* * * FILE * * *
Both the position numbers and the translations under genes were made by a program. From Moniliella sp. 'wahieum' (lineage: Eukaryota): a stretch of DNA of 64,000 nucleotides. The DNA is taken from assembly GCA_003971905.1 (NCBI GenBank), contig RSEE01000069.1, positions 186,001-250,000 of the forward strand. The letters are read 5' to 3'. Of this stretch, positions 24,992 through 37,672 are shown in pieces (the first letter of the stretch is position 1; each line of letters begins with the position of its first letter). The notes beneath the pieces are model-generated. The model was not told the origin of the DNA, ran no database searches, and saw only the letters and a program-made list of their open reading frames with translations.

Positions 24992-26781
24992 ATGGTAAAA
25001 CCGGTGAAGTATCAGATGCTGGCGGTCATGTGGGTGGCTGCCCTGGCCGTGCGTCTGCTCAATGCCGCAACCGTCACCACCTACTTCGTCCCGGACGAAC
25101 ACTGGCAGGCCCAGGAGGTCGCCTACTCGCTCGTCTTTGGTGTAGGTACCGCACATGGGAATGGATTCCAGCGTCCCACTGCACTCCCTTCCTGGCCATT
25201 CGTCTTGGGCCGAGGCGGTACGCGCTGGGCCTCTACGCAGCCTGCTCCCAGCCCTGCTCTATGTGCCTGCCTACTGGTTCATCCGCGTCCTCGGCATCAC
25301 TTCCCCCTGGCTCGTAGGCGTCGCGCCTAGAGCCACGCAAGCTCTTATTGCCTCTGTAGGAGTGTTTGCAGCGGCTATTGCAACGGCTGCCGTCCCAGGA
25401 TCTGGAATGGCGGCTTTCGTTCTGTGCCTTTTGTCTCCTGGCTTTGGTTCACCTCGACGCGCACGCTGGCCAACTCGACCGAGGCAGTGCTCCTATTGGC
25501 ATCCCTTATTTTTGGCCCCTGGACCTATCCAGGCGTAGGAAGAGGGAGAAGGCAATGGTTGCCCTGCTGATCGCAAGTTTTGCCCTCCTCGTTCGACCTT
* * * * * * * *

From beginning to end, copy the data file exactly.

Both the position numbers and the translations under genes were made by a program. From Moniliella sp. 'wahieum' (lineage: Eukaryota): a stretch of DNA of 64,000 nucleotides. The DNA is taken from assembly GCA_003971905.1 (NCBI GenBank), contig RSEE01000069.1, positions 186,001-250,000 of the forward strand. The letters are read 5' to 3'. Of this stretch, positions 24,992 through 37,672 are shown in pieces (the first letter of the stretch is position 1; each line of letters begins with the position of its first letter). The notes beneath the pieces are model-generated. The model was not told the origin of the DNA, ran no database searches, and saw only the letters and a program-made list of their open reading frames with translations.

Positions 24992-26781
24992 ATGGTAAAA
25001 CCGGTGAAGTATCAGATGCTGGCGGTCATGTGGGTGGCTGCCCTGGCCGTGCGTCTGCTCAATGCCGCAACCGTCACCACCTACTTCGTCCCGGACGAAC
25101 ACTGGCAGGCCCAGGAGGTCGCCTACTCGCTCGTCTTTGGTGTAGGTACCGCACATGGGAATGGATTCCAGCGTCCCACTGCACTCCCTTCCTGGCCATT
25201 CGTCTTGGGCCGAGGCGGTACGCGCTGGGCCTCTACGCAGCCTGCTCCCAGCCCTGCTCTATGTGCCTGCCTACTGGTTCATCCGCGTCCTCGGCATCAC
25301 TTCCCCCTGGCTCGTAGGCGTCGCGCCTAGAGCCACGCAAGCTCTTATTGCCTCTGTAGGAGTGTTTGCAGCGGCTATTGCAACGGCTGCCGTCCCAGGA
25401 TCTGGAATGGCGGCTTTCGTTCTGTGCCTTTTGTCTCCTGGCTTTGGTTCACCTCGACGCGCACGCTGGCCAACTCGACCGAGGCAGTGCTCCTATTGGC
25501 ATCCCTTATTTTTGGCCCCTGGACCTATCCAGGCGTAGGAAGAGGGAGAAGGCAATGGTTGCCCTGCTGATCGCAAGTTTTGCCCTCCTCGTTCGACCTT